The Secrecy in Government Awards – CCFOI

March 14, 2016  In recognition of national Sunshine Week
Contact: James H. Smith, 203-915-9428; jhsmithy@comcast.net

The First Annual Secrecy in Government Awards offered by the board of directors of the nonprofit Connecticut Council on Freedom of Information.

Governor Dan Malloy’s heart may be in the right place, but his head isn’t. Proposing secret jurisprudence for 18-20 year olds is a bad idea. They can vote, they can go to war, they can get married and have children – but if they’re arrested and go to court no one can know about it?  And once they are adjudicated secretly, then they can have their record erased as if it never happened. Too many in Connecticut government — like the Soviets who air brushed away photos of anyone they wanted forgotten — think you can erase history. You can’t. The U.S. and Connecticut constitutions guarantee a public trial. Democratic societies do not countenance secret arrests. The Connecticut General Assembly needs to quash this well-meaning but democratically unwise plan.

UConn President Susan Herbst, Board of Trustees Chairman Lawrence D. McHugh and UConn Foundation President and CEO Joshua R. Newton receive the Secrecy in Government award for their continuous march toward closing the door on the public when they decide how to spend the public’s money. Newton tells the legislature that the Foundation needs secrecy even as the other premiere public university foundations in New England are open and subject to their states’ FOI laws. Herbst and McHugh defended secret sessions on the $1.3 billion UConn budget knowing most of the money comes  from the public. UConn has even threatened to go to court to try to obtain more secrecy. We suggest they don’t spend taxpayer money fighting in court to keep their financial deliberations away from the public.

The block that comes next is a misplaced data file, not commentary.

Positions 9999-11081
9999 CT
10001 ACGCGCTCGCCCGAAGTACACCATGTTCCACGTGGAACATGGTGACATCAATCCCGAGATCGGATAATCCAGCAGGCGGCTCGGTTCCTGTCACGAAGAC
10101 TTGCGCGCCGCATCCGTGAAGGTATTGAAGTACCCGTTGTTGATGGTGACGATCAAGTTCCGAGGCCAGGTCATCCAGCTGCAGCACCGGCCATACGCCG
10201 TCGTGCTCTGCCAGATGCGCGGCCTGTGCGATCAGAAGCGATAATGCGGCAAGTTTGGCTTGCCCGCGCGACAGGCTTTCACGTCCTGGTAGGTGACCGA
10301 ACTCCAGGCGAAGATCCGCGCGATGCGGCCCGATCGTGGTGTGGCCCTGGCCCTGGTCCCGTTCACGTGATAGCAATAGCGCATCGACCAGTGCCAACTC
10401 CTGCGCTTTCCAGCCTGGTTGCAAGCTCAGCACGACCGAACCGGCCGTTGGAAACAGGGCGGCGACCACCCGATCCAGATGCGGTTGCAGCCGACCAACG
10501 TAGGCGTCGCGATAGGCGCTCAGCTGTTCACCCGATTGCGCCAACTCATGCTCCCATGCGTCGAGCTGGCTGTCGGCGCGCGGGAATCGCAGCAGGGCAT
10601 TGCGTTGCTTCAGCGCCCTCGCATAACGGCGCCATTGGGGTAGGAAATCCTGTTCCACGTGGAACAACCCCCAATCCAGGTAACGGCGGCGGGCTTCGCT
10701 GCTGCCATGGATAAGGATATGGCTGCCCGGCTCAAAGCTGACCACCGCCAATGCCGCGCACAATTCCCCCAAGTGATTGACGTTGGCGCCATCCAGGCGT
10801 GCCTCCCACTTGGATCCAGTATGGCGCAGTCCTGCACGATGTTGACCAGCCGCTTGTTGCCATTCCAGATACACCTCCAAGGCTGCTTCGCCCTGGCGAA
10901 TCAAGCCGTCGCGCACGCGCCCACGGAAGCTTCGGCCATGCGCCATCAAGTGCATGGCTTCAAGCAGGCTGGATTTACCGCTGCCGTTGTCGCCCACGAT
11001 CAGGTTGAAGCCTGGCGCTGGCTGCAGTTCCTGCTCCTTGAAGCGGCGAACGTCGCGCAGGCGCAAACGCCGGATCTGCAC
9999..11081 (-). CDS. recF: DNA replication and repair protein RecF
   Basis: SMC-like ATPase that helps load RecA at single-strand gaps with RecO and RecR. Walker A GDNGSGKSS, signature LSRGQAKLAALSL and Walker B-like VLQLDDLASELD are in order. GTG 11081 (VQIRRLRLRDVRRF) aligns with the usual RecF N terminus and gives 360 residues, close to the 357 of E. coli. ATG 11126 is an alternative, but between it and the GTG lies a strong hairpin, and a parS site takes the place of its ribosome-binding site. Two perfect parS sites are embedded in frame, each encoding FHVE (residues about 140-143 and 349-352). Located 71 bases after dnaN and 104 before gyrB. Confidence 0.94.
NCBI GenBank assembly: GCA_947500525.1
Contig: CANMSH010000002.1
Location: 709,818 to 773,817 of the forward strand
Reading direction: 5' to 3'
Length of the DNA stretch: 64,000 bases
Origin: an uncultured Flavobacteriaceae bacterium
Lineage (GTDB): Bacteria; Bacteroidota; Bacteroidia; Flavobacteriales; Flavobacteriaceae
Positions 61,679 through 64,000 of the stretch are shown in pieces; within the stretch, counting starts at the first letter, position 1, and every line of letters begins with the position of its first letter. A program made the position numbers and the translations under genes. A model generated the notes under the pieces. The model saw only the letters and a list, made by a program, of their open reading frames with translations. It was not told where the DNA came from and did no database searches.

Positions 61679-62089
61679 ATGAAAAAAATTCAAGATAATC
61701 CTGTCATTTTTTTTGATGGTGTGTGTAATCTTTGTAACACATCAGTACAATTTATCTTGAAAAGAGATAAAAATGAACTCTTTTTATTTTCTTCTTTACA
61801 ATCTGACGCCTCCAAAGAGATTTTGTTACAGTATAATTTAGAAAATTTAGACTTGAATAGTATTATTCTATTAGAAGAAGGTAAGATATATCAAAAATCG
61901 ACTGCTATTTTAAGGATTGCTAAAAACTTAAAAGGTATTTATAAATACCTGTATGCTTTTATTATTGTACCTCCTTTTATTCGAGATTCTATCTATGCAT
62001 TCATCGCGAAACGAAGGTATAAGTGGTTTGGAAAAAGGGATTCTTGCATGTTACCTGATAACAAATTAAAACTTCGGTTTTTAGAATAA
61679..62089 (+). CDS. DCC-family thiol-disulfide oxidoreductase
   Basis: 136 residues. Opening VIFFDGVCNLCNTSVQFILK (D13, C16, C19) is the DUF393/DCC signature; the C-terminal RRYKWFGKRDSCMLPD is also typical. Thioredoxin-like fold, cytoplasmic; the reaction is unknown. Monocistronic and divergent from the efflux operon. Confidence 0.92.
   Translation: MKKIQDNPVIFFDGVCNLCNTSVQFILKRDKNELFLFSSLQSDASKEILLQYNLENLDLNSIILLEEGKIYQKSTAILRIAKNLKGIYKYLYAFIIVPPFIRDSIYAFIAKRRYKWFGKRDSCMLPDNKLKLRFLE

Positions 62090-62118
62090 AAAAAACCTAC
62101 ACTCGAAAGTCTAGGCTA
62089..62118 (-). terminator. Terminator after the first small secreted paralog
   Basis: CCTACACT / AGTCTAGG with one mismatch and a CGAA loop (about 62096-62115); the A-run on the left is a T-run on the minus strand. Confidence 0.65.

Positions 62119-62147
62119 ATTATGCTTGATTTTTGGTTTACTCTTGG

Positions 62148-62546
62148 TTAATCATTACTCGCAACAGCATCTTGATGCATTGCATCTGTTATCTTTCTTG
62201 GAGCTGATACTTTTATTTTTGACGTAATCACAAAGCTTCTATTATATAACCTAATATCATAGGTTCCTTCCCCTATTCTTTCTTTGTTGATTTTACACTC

Paul Cianelli, president of the New England Cable and Telecommunications Association receives the award for his newspeak — “Make no mistake about it — this is a tax,” in opposing CT-N’s plan to move to a cable channel and expand from two cameras at the Capitol to the ability to cover nearly all legislative, judicial and executive branch hearings. It will open government processes for all to see. A C-SPAN for Connecticut for about 40 cents a month for cable subscribers. Tax indeed.

The Norwalk Board of Education receives the Secrecy in Government Award for its astonishing written policy that, it “does not exist between meetings.” This allows board members to do board business between meetings and claim their actions are not subject to FOI laws. We hope board chair Michael Lyons follows through with his plan to erase that bylaw.

CCFOI has been serving the public since 1955. James H. Smith, president; Dick Ahles, vice president; Mary Connolly, secretary; George Lombardi, treasurer.

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